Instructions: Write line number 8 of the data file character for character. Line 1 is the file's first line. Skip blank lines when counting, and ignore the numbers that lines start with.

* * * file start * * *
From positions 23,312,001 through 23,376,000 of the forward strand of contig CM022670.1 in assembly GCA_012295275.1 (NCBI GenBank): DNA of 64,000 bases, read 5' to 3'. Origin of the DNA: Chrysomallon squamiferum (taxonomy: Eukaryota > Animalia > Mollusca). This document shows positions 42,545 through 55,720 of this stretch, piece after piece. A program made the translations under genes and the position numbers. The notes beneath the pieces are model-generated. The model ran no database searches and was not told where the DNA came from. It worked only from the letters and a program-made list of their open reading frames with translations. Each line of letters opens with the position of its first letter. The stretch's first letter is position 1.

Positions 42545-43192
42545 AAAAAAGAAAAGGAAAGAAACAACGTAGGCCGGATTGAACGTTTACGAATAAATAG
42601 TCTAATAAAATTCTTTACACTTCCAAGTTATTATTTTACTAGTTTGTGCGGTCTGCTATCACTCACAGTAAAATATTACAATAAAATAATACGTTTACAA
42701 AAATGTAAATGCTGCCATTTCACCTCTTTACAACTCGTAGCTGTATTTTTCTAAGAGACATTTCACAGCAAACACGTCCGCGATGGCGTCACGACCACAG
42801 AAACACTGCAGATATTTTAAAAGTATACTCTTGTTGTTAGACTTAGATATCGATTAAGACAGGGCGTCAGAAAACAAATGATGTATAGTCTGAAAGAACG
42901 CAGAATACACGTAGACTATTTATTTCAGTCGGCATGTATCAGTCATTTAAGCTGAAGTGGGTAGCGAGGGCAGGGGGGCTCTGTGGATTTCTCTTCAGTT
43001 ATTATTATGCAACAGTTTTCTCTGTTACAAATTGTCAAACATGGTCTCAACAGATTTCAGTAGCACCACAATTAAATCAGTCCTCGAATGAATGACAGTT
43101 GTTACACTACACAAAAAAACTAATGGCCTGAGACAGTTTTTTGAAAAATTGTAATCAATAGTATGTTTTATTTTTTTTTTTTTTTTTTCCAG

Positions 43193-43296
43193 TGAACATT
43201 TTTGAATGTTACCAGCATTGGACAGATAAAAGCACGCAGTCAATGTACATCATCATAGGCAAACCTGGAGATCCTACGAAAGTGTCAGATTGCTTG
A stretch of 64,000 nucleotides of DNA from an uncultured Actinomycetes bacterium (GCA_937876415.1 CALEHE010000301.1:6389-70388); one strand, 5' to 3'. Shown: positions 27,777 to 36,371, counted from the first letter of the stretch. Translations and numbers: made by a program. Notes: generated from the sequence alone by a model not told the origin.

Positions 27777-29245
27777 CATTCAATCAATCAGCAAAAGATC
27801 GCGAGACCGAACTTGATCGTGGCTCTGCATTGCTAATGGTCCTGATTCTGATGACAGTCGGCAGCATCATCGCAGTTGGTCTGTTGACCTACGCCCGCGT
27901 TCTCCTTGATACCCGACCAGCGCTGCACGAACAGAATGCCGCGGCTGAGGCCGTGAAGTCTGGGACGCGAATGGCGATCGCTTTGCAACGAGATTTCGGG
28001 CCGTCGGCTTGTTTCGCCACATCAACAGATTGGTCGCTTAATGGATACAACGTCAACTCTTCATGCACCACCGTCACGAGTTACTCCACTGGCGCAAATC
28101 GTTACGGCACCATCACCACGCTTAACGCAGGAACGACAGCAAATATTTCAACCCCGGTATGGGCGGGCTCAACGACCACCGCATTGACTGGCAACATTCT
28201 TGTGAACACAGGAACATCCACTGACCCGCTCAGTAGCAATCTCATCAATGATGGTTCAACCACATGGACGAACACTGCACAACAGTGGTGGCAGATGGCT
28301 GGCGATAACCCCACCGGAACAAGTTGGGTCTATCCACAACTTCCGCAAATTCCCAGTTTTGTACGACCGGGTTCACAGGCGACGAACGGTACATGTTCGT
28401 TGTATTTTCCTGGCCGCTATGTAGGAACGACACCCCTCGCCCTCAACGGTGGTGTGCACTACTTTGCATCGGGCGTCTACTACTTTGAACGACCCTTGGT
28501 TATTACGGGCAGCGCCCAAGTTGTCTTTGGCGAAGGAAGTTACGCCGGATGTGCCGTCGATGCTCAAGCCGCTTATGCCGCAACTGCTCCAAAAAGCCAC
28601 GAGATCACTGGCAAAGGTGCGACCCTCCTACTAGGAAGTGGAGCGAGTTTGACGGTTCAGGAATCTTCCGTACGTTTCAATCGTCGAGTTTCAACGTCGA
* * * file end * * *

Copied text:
43001 ATTATTATGCAACAGTTTTCTCTGTTACAAATTGTCAAACATGGTCTCAACAGATTTCAGTAGCACCACAATTAAATCAGTCCTCGAATGAATGACAGTT